believe that women are partly to blame for rape
    (appearance, behaviour etc)
  • 36 believe a woman should be responsible for
    preventing her own rape
  • 7 believe women secretly desired to be raped
  • 10 believe a woman can successfully resist rape
    if she wants to
  • 78 had received no formal training in dealing
    with rape victims

23
Social Workers Attitudes
  • Tang, Pun Cheung (2002) compared (a) social
    workers, nurses etc. with (b) police, laywers
    etc.
  • Which group was more likely to have
    victim-blaming attitudes, (a) or (b)??
  • How many of us here today have had any formal
    specialized training (one or more full semester
    courses) as part of our basic training??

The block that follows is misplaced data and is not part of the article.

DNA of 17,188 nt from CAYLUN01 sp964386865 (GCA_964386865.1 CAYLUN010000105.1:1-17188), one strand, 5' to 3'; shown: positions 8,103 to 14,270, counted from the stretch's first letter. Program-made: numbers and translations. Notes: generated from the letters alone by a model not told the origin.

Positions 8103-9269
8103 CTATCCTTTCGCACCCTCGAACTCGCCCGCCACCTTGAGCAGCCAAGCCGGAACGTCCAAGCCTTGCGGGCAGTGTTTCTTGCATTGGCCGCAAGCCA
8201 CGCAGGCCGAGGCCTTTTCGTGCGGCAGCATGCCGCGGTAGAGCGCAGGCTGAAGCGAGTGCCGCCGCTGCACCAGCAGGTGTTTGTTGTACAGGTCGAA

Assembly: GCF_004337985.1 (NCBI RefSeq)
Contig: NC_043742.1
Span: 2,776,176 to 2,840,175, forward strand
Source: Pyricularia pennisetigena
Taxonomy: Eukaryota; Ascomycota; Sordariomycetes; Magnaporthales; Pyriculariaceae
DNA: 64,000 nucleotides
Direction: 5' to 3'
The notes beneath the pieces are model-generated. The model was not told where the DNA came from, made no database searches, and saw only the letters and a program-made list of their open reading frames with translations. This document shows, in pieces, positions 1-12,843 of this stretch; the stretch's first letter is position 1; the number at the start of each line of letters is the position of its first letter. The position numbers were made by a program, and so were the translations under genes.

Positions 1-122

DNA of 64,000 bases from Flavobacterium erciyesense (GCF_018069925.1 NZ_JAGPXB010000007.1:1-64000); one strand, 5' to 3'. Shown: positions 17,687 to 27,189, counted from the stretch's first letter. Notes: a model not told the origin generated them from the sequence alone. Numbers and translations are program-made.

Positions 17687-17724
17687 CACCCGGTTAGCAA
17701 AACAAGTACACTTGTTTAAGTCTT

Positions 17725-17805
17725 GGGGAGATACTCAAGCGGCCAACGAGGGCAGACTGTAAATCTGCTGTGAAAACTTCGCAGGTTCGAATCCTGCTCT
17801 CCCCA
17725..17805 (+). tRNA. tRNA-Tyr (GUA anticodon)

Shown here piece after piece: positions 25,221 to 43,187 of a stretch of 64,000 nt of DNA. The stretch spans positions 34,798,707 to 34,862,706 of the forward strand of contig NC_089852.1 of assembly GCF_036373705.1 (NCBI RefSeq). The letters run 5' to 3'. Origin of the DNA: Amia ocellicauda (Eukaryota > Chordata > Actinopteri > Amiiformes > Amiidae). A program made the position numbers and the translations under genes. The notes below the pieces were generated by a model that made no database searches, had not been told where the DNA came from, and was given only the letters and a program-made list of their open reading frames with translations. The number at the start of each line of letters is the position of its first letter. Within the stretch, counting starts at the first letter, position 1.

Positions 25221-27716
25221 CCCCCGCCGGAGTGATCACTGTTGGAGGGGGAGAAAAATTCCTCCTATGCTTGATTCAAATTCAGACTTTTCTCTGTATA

24
Public Policy?
  • How effective is public policy in communicating a
    zero tolerance approach to sexual violence
  • (Mandatory reporting of CSA, mandatory criminal
    background checks of all frontline workers with
    children)
  • Role for the Womens Commission?

25
Education?
  • How effective is the education system in
    promoting a zero tolerance approach to sexual
    violence
  • Gender sensitivity education
  • countering myths which silence victims
  • establishing norms which promote gender and
    sexual equality
  • EOC survey of students (2002) found that boys
    believed that it is unacceptable for girls to
    take the initiative in courtship and dating
  • Including sexual violence issues into the sex
    education curriculum in schools

26
Finally..
27
Best practice in self-care for individual workers
in each sector.
  • McFarlane van der Kolk, 1996
  • As long as people deny the impact of their own
    personal trauma and pretend that it did not
    matter, that it was so bad, or that excuses can
    be made for perpetrators they are likely to
    identify with the perpetrators and treat others
    with the same lack of empathy and compassion with
    which they treat the wounded parts of themselves.